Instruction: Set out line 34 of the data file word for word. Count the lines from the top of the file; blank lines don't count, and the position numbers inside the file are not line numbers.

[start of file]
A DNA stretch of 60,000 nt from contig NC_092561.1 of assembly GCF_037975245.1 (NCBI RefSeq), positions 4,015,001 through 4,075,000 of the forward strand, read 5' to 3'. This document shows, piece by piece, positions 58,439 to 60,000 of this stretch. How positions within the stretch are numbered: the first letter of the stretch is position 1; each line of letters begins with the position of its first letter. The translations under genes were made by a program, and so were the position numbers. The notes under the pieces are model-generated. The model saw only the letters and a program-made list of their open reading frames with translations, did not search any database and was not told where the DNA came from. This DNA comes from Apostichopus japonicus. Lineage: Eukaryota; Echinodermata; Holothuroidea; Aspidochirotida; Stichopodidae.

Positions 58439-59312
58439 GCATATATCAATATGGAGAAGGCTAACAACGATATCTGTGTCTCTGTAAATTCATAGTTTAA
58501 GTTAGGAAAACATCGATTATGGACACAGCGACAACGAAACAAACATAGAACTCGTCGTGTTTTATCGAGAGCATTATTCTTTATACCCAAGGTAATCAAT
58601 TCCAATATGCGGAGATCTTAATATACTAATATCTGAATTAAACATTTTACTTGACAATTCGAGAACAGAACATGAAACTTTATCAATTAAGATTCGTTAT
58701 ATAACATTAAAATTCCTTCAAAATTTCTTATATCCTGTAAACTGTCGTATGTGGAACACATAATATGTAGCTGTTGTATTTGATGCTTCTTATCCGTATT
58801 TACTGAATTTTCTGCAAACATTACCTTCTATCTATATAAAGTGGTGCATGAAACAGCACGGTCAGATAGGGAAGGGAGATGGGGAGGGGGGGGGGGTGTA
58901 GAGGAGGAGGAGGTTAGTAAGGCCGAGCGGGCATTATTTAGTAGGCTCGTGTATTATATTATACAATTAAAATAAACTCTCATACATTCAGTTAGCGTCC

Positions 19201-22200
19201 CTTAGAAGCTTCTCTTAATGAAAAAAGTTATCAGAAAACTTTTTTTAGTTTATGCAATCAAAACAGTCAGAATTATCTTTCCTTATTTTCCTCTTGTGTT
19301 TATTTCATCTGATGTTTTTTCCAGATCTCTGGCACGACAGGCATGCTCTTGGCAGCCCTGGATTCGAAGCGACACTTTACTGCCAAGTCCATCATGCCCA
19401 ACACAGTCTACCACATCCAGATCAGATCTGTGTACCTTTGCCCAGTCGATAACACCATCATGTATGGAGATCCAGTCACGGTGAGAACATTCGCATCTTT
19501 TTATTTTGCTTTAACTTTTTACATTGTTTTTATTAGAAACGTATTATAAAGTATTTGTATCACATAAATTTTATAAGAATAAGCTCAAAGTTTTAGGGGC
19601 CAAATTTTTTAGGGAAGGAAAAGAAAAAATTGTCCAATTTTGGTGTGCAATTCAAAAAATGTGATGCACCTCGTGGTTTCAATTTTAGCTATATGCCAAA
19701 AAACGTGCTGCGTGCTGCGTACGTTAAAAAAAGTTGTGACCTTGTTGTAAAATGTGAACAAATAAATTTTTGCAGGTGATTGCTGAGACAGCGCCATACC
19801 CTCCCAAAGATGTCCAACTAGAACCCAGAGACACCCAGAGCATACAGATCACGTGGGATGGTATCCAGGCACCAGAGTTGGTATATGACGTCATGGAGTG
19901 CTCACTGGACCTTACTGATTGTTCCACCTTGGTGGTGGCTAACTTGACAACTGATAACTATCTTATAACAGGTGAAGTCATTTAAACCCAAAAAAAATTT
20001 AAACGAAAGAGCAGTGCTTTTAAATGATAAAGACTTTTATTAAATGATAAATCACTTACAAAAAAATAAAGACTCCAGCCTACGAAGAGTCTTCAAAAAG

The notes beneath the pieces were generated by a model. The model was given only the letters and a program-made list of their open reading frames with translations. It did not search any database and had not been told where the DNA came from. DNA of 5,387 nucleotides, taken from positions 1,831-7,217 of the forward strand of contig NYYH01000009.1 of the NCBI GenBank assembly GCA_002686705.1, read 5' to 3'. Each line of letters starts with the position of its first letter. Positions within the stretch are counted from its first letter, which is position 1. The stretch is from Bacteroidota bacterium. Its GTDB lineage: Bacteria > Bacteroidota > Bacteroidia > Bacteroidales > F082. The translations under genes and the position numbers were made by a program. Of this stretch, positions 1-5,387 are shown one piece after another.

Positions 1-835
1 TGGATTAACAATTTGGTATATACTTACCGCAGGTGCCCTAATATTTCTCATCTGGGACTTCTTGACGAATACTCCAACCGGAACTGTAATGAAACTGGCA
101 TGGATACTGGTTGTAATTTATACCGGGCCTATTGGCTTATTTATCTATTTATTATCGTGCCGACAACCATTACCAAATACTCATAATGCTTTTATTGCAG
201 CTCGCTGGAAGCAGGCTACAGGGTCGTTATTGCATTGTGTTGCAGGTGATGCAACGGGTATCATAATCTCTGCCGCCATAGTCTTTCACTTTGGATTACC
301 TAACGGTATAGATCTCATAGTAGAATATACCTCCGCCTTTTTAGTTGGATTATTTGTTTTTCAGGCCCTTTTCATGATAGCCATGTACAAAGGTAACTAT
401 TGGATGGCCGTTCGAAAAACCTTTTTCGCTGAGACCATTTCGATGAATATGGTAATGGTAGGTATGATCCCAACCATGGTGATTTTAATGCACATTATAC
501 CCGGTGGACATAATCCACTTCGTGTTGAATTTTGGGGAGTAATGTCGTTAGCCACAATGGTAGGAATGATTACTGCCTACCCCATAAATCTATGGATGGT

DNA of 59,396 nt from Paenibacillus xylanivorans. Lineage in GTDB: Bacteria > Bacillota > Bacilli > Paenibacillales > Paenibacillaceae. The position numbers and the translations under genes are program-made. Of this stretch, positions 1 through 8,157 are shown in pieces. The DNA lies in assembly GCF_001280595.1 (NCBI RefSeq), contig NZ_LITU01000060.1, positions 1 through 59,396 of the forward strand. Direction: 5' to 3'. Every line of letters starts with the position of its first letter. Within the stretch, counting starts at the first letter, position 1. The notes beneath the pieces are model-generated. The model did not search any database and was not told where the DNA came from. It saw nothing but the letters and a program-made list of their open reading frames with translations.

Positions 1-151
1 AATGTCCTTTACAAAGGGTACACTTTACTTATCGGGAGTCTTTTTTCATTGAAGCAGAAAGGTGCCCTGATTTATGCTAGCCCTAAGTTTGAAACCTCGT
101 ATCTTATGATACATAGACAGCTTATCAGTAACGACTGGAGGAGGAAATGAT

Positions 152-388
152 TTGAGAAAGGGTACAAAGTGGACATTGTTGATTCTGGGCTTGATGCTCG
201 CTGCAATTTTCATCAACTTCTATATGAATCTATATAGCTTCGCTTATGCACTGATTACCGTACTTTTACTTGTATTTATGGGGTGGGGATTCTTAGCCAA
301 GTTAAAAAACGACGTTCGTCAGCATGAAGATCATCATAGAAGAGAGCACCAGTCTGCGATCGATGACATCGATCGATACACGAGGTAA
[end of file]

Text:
301 GTTAAAAAACGACGTTCGTCAGCATGAAGATCATCATAGAAGAGAGCACCAGTCTGCGATCGATGACATCGATCGATACACGAGGTAA